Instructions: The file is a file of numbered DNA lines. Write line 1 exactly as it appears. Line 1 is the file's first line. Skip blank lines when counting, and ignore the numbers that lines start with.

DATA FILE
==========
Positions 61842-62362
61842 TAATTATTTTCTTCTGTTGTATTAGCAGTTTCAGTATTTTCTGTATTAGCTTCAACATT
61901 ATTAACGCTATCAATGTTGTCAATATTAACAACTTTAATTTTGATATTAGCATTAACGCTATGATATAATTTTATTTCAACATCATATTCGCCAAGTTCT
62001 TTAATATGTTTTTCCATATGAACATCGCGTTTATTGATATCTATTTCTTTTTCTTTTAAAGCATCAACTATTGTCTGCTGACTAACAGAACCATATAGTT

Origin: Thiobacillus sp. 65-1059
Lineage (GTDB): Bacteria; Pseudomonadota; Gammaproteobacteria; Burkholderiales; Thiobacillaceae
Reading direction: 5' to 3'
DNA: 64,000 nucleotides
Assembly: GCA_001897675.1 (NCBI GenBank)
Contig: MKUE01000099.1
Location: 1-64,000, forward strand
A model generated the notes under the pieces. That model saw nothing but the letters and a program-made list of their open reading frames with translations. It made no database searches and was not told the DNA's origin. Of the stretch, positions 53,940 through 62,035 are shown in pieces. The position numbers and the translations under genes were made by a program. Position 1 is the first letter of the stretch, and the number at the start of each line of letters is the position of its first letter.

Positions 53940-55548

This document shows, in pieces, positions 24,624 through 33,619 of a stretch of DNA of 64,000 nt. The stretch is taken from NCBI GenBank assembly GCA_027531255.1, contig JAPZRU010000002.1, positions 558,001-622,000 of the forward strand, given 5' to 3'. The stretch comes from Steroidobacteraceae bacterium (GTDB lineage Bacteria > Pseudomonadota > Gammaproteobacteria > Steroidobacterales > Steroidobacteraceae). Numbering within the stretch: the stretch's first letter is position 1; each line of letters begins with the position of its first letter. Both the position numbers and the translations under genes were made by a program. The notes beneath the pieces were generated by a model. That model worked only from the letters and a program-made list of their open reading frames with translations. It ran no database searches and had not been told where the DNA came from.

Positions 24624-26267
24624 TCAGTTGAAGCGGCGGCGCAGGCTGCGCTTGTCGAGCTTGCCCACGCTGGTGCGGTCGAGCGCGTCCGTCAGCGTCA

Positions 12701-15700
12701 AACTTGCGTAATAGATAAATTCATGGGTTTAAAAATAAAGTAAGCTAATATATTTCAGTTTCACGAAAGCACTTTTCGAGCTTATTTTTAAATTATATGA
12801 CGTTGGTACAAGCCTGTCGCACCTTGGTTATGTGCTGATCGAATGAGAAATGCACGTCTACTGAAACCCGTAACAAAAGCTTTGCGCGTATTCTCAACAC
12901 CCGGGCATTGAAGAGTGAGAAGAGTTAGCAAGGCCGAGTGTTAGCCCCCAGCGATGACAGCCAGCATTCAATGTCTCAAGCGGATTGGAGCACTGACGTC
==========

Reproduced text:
Positions 61842-62362